Plan International has just opened a new office in northern Italy, further extending their charitable reach in Europe.

Many years ago, in Hamburg, I read a book by Mario Vargas Llosa about the Hispaniolas and decided to adopt a little boy in Haiti – with the help of Plan. What did I expect? Trendy cocktail receptions? The association made it very clear that their biggest concern is the children, and I was impressed by the flood of information concerning the hard work, the new plans, and much, much, more.

First I was introduced to the little boy I was adopting, Evins, and his family. Evins was born in 2001, the youngest of 5 children. His father does not work, and his mother is a peasant farmer. The family lives in a house made of adobe with a corrugated metal roof. To obtain water, they have to travel to local rivers, streams or springs all year round. The latrine is an open field or a public area.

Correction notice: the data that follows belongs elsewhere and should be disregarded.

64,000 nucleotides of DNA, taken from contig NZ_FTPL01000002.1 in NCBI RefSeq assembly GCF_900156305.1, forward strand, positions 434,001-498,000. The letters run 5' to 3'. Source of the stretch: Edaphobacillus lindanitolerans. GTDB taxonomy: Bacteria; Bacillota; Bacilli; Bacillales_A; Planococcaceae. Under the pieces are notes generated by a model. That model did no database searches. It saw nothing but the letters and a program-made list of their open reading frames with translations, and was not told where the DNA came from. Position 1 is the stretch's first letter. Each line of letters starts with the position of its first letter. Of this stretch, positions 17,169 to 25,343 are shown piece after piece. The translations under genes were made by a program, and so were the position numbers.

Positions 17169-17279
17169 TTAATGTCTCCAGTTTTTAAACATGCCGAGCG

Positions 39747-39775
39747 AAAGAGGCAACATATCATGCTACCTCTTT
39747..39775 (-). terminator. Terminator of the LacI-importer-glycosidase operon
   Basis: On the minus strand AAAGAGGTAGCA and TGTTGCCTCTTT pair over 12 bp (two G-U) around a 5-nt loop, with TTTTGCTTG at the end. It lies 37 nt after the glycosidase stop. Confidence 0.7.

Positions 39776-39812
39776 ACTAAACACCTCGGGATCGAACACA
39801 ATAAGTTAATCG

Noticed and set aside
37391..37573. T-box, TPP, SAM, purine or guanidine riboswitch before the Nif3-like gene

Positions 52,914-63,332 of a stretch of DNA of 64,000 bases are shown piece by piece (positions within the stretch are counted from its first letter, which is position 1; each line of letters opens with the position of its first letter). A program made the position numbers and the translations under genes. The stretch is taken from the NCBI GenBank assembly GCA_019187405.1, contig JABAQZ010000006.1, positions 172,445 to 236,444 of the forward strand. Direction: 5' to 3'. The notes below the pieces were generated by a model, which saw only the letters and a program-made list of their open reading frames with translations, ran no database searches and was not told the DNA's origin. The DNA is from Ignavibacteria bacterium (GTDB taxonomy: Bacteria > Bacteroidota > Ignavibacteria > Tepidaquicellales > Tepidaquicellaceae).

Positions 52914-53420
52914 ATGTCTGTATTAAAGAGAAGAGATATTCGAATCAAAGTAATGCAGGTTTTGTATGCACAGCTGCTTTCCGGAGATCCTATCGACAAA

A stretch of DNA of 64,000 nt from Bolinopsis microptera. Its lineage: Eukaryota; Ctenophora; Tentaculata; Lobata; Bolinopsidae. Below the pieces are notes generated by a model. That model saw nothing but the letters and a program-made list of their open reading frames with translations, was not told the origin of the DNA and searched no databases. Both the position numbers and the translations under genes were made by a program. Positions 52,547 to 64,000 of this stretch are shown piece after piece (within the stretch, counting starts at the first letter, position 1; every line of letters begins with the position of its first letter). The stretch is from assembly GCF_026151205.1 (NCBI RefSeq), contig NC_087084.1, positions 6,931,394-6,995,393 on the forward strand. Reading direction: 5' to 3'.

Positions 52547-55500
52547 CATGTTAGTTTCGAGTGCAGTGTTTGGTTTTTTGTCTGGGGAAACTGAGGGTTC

What Plan did in 2012

Fortunately, Evins is healthy and has not suffered from serious illnesses – so he can attend school. He likes school, the new uniform and the shoes he wears. In his leisure time he likes to play soccer.

The area where Evins and his family lives is in the north east of Haiti. It is a mountainous area with fertile land. Crops grown here include corn, peas, manioc, and bananas.

Plan International - fighting for the children

Life is anything but easy here, especially when the winds blow, depositing layers of white and grey dust on everything, causing respiratory problems and eye infections amongst the locals.

The area also reflects the diversity of religion within the island of Haiti, with Catholics, Protestants, Baptists, Penetecostals and Adventists, all living side by side. In addition there is also Voodoo.


The earthquake in 2010 threw the island into chaos. Fortunately I received letters from Evins – ‘I am very well even though we had a big disaster in the country‘, ‘My family and I are very glad to receive the presents you have sent me‘, ‘I don’t know how to thank you…’. For the rest of us, it’s worth remembering that we live in one of the most divine and privilieged places on earth.

All images courtesy Plan International

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